by Aubrey Patterson
Early in life, most of us are taught to count our blessings, but this lesson all too often fails to become a habit. When calamity knocks on our door, many of us are not accustomed to acknowledging the good that still surrounds us.
We should certainly count our blessings, but we should also make our blessings count. (Neal A. Maxwell)
Luckily, gratitude is a muscle we can exercise.
Leading with Gratitude
Gratitude and optimism work hand in glove; we can learn to be thankful for the past and present while hoping for something better in the future.
But gratitude and optimism are not equally effective as strategies.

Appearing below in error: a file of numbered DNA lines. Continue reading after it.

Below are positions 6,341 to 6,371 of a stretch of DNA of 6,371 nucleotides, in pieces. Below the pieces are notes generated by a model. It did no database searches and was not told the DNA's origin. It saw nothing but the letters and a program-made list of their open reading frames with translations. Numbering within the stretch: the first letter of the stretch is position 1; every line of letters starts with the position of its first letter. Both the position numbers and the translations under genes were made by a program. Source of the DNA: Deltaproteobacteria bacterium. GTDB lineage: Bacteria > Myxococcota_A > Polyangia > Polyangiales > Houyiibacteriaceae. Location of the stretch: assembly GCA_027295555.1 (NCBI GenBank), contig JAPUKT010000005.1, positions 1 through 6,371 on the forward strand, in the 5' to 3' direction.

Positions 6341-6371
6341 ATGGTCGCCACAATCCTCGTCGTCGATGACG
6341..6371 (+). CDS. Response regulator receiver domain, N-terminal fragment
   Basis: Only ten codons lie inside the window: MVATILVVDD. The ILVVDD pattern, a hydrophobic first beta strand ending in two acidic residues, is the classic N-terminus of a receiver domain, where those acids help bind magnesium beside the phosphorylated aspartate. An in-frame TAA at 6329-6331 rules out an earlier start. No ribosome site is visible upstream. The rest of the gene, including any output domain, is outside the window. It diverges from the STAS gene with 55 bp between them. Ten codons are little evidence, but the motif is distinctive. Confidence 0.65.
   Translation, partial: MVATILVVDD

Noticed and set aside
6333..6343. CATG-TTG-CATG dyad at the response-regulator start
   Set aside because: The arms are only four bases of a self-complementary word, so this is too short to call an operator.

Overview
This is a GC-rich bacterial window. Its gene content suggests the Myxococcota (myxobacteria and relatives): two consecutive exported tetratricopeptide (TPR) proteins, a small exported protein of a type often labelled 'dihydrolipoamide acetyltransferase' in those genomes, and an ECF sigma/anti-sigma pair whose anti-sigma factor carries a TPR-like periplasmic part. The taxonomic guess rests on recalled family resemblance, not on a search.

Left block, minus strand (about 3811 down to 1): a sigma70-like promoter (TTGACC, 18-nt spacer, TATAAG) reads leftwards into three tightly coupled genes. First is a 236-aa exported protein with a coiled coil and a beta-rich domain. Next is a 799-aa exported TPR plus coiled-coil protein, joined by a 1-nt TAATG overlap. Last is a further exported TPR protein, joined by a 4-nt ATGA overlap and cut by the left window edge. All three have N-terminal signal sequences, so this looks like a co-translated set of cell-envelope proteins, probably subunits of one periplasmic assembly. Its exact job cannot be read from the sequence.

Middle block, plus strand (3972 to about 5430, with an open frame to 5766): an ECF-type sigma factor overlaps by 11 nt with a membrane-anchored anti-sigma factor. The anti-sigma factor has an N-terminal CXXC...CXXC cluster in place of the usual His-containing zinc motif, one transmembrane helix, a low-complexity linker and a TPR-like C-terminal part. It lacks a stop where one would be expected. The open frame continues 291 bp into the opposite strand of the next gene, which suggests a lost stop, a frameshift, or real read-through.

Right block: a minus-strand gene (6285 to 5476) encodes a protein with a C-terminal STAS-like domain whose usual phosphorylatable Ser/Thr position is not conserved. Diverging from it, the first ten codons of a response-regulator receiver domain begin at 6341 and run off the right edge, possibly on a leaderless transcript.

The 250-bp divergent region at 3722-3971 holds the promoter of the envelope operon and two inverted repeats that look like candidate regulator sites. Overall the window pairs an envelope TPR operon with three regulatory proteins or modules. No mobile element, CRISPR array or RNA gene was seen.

Leading with gratitude increases the likelihood that we inspire thoughtful conversations and compelling action. While optimism is critical to goal-setting and wonderful for visioning, gratitude has a better chance of surfacing our exciting next steps.
Gratitude is one of the few things in life that simply cannot be overdone.
People feel and express gratitude in multiple ways. They can apply it to the past (retrieving positive memories and being thankful for elements of childhood or past blessings), the present (not taking good fortune for granted as it comes), and the future (maintaining a hopeful and optimistic attitude). Regardless of the inherent or current level of someone's gratitude, it's a quality that individuals can successfully cultivate further. (Harvard Health, August 2021)
Optimism can be a false summit in uncertain times. In contrast, gratitude is grounded in reality.
Embracing gratitude can help us secure strength from the good we've actually accomplished.